Glycosylation-deficient Chinese Hamster Ovary (CHO) cell lines can be used to expand our understanding of N-glycosylation pathways and to study Congenital Disorders of Glycosylation, diseases caused by defects in the synthesis of N-glycans. The mammalian N-glycosylation pathway involves the step-wise assembly of sugars onto a dolichol phosphate (P-Dol) carrier, forming a lipid-linked oligosaccharide (LLO), followed by the transfer of the completed oligosaccharide onto the protein of interest. In order to better understand how deficiencies in this pathway affect the availability of the completed LLO donor for use in N-glycosylation, we used a non-radioactive, HPLC-based assay to examine the intermediates in the LLO synthesis pathway for CHO-K1 cells and for three different glycosylation-deficient CHO cell lines. B4-2-1 cells, which have a mutation in the dolichol phosphate-mannose synthase (DPM2) gene, accumulated LLO with the structure Man{sub 5}GlcNAc{sub 2}-P-P-Dol, while MI8-5 cells, which lack glucosyltransferase I (ALG6) activity, accumulated Man{sub 9}GlcNAc{sub 2}-P-P-Dol. CHO-K1 and MI5-4 cells both produced primarily the complete LLO, Glc{sub 3}Man{sub 9}GlcNAc{sub 2}-P-P-Dol, though the relative quantity was lower in MI5-4. MI5-4 cells have reduced hexokinase activity which could affect the availability of many of the substrates required for LLO synthesis and, consequently, impair production of the final LLO donor. Increasing hexokinase activity by overexpressing hexokinase II in MI5-4 caused a decrease in the relative quantities of the incomplete LLO intermediates from Man{sub 5}GlcNAc{sub 2}-PP-Dol through Glc{sub 1}Man{sub 9}GlcNAc{sub 2}-PP-Dol, and an increase in the relative quantity of the final LLO donor, Glc{sub 3}Man{sub 9}GlcNAc{sub 2}-P-P-Dol. This study suggests that metabolic engineering may be a useful strategy for improving LLO availability for use in N-glycosylation.

  16. Incidence of adverse drug reactions in human immune deficiency virus-positive patients using highly active antiretroviral therapy

    Directory of Open Access Journals (Sweden)

    B Akshaya Srikanth

    2012-01-01

    Full Text Available To estimate the incidence of adverse drug reactions (ADRs in Human immune deficiency virus (HIV patients on highly active antiretroviral therapy (HAART. To identify the risk factors associated with ADRs in HIV patients. To analyze reported ADRs based on various parameters like causality, severity, predictability, and preventability. Retrospective case-control study. An 18-month retrospective case-control study of 208 patients newly registered in ART center, RIMS hospital, Kadapa, were intensively monitored for ADRs to HAART. Predictability was calculated based on the history of previous exposure to drug. Multivariate logistic regressions were used to identify the risk factors for ADRs. Data were analyzed using the chi-square test for estimating the correlation between ADRs and different variables. All statistical calculations were performed using EpiInfo version 3.5.3. Monitoring of 208 retrospective patients by active Pharmacovigilance identified 105 ADRs that were identified in 71 patients. Skin rash and anemia were the most commonly observed ADRs. The organ system commonly affected by ADR was skin and appendages (31.57%. The ADRs that were moderate were 90.14% of cases. The incidence of ADRs (53.52% was higher with Zidovudine + Lamivudine + Nevirapine combination. CD4 cell count less than <250 cells/μl were 80.28%, male gender were observed to be the risk factors for ADRs. Our study finding showed that there is a need of active pharmaceutical care with intensive monitoring for ADRs in Indian HIV-positive patients who are illiterate, of male and female gender, with CD4 count ≤250 cells/mm 3 with comorbid conditions.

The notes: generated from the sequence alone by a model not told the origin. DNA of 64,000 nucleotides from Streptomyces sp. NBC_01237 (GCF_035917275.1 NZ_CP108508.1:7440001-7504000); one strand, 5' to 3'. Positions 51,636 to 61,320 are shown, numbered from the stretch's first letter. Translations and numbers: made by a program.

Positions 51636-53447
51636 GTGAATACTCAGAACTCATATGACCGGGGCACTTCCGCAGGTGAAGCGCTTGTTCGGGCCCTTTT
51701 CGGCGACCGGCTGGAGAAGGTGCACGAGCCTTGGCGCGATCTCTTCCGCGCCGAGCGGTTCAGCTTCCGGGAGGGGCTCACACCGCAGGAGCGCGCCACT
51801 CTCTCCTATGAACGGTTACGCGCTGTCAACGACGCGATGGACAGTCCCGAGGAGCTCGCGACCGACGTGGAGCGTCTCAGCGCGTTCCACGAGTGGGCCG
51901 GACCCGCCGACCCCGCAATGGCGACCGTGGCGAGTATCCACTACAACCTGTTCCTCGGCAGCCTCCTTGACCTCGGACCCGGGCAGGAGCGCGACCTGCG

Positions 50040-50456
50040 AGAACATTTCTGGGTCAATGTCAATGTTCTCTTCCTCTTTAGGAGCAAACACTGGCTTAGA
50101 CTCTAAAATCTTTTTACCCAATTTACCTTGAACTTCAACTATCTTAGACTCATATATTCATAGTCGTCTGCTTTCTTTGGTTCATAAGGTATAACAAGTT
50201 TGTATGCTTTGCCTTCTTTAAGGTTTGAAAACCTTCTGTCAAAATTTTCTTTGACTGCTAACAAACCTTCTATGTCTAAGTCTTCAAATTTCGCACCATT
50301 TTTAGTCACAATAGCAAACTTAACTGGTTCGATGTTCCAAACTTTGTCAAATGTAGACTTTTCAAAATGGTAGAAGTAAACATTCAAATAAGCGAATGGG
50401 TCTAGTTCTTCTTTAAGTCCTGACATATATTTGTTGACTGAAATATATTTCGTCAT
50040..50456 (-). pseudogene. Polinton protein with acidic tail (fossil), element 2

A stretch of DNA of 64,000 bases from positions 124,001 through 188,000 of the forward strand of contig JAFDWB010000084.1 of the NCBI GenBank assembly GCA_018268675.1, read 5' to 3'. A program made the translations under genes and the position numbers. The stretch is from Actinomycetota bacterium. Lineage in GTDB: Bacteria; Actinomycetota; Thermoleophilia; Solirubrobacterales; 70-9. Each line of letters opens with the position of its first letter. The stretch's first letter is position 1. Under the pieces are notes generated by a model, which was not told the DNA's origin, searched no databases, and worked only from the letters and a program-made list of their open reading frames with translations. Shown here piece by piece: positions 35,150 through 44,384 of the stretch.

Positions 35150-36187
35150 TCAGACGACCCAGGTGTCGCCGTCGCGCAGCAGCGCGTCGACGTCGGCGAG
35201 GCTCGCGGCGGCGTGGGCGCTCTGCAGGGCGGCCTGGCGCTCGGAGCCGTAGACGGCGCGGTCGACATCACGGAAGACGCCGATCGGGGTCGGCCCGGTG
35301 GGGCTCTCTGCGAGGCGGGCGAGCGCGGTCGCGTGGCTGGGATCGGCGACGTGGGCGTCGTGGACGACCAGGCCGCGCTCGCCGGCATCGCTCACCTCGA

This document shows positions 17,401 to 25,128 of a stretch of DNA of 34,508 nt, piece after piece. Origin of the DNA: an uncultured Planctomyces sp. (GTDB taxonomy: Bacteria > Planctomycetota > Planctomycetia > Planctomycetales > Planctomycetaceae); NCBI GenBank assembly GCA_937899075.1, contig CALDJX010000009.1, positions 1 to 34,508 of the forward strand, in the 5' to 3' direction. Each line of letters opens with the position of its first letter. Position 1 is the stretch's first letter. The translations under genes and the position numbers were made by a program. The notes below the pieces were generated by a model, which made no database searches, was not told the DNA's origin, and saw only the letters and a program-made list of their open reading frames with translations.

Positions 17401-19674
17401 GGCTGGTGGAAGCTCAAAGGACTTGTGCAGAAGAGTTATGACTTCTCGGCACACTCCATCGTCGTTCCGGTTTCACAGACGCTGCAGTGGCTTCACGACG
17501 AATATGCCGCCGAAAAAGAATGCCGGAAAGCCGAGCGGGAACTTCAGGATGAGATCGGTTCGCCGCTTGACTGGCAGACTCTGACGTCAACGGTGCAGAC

17. MiR-133 is Involved in Estrogen Deficiency-Induced Osteoporosis through Modulating Osteogenic Differentiation of Mesenchymal Stem Cells.

    Science.gov (United States)

    Lv, Hao; Sun, Yujie; Zhang, Yuchen

    2015-05-27

    MiR-133 expression is dysregulated in postmenopausal osteoporosis. However, its role in postmenopausal osteoporosis is still not well understood. In the current study, we explore how estrogen deficiency affects miR-133 expression and how miR-133 is involved in osteogenic differentiation of mesenchymal stem cells (MSCs). qRT-PCR analysis was performed to assess miR-133 expression in MSCs isolated from bone marrow of an ovariectomized (OVX) animal model and postmenopausal osteoporosis patients (PMOP) and their corresponding controls. The binding between miR-133 and predicted target SLC39A1 was verified using dual luciferase assay and Western blot analysis. The effect of miR-133 and SLC39A1 on osteogenic differentiation of MSCs was assessed through measuring alkaline phosphatase (ALP), mineralization nodules, and osteoblast-specific genes Runx2 and Osterix expression. miR-133 expression is significantly enhanced as a result of estrogen deficiency. Its overexpression is negatively correlated to osteogenic differentiation of hMSCs. SLC39A1 showed an inverse expression trend to miR-133 during the differentiation. miR-133 can directly target 3'UTR of SLC39A1 and thereby modulate its expression in hMSCs. The miR-133-SLC39A1 axis might play an important role in osteogenic differentiation of hMSCs. SLC39A1 can promote ALP activity and formation of mineralization nodules. In addition, SLC39A1 expression level is also positively correlated with RUNX2 and Osterix. Estrogen deficiency is associated with miR-133 overexpression. MiR-133 can induce postmenopausal osteoporosis by weakening osteogenic differentiation of hMSCs, at least partly through repressing SLC39A1 expression.